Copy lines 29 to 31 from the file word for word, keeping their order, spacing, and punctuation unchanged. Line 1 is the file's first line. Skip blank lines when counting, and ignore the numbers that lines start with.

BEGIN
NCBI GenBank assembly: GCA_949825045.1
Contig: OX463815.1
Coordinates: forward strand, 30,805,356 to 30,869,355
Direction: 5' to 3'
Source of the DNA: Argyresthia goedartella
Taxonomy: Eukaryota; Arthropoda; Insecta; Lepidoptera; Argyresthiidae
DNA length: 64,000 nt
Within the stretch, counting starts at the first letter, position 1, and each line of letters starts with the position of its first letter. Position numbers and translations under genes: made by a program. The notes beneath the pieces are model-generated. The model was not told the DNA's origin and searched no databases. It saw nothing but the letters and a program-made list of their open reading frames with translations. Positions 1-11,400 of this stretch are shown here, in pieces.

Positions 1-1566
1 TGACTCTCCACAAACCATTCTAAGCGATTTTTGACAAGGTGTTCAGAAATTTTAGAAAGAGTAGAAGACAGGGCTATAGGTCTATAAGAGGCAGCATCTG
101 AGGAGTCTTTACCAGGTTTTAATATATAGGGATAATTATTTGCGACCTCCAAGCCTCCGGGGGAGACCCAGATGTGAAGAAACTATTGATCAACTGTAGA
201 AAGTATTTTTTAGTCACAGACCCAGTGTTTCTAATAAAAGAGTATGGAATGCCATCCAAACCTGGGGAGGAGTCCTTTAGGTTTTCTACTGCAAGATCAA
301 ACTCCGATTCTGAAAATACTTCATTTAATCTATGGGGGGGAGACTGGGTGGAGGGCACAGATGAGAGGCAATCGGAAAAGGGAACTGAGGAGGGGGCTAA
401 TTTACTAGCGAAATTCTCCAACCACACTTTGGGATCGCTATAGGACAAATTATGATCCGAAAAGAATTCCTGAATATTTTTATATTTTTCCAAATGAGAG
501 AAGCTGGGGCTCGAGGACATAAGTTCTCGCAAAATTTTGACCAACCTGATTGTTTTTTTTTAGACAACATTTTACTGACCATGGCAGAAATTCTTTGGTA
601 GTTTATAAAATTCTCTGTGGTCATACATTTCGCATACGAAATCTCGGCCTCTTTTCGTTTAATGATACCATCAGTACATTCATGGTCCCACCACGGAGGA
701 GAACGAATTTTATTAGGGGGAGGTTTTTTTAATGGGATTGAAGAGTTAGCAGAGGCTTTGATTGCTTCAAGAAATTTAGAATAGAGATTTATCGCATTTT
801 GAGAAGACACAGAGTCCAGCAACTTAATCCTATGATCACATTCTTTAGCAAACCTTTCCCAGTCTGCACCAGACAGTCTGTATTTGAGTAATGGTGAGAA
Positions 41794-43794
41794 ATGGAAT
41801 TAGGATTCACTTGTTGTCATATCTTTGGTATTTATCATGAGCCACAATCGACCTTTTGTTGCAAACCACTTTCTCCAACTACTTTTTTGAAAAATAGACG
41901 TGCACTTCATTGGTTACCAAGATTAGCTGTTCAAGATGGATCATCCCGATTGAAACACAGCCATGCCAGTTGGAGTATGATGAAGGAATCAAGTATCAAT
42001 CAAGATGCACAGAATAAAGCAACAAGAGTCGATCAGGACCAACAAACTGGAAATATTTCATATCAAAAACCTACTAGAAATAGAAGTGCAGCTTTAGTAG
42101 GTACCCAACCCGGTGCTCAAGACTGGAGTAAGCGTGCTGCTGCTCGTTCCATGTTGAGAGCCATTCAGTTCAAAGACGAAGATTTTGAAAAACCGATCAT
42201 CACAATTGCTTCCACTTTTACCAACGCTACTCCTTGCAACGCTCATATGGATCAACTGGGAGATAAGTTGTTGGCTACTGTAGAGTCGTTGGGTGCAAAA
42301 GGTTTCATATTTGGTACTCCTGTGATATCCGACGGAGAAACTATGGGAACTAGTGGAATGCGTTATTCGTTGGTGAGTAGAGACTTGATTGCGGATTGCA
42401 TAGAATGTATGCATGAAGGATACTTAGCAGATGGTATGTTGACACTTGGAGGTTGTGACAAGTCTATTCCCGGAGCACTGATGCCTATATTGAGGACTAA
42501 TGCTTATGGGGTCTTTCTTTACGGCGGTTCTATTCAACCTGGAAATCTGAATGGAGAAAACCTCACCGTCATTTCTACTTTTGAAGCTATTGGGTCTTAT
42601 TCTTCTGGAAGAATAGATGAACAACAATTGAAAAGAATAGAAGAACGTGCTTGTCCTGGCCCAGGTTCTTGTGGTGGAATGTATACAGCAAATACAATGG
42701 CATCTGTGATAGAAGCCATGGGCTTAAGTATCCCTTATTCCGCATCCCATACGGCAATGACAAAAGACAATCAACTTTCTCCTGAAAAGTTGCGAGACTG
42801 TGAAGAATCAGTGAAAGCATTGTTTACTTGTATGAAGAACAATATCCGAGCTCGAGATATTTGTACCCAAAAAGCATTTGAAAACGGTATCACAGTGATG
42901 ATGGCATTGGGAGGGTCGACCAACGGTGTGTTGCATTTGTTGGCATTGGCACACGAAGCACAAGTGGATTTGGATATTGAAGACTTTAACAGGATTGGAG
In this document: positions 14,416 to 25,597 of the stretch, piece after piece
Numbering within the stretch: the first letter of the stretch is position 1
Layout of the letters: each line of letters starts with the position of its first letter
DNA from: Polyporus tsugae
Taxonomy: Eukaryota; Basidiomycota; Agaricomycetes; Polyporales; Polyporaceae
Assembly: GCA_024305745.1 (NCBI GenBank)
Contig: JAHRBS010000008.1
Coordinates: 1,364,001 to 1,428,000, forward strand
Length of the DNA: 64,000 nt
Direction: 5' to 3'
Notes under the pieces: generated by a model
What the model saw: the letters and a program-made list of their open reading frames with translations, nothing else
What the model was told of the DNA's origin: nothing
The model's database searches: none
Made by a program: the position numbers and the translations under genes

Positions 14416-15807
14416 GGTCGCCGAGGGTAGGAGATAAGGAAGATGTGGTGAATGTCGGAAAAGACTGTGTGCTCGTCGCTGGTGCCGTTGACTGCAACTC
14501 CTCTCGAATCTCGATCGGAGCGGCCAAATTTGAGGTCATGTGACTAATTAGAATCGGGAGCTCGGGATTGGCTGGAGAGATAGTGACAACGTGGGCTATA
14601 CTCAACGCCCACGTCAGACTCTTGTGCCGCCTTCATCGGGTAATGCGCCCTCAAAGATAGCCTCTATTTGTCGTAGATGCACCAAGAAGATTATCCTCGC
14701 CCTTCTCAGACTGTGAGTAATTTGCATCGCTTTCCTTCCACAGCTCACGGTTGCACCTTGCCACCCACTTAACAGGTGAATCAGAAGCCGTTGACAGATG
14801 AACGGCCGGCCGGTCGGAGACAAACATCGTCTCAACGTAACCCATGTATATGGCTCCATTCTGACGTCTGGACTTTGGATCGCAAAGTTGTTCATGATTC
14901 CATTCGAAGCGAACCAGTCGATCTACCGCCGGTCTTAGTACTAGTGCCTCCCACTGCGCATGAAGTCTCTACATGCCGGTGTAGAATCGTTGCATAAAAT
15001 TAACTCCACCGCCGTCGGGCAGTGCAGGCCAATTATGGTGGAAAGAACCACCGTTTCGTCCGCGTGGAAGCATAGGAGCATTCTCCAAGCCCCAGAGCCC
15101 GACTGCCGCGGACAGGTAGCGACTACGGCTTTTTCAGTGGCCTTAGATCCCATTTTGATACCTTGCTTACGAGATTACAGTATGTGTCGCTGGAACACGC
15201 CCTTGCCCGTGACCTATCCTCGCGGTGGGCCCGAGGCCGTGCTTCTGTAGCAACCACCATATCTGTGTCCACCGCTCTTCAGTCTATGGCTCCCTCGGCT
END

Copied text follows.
42601 TCTTCTGGAAGAATAGATGAACAACAATTGAAAAGAATAGAAGAACGTGCTTGTCCTGGCCCAGGTTCTTGTGGTGGAATGTATACAGCAAATACAATGG
42701 CATCTGTGATAGAAGCCATGGGCTTAAGTATCCCTTATTCCGCATCCCATACGGCAATGACAAAAGACAATCAACTTTCTCCTGAAAAGTTGCGAGACTG
42801 TGAAGAATCAGTGAAAGCATTGTTTACTTGTATGAAGAACAATATCCGAGCTCGAGATATTTGTACCCAAAAAGCATTTGAAAACGGTATCACAGTGATG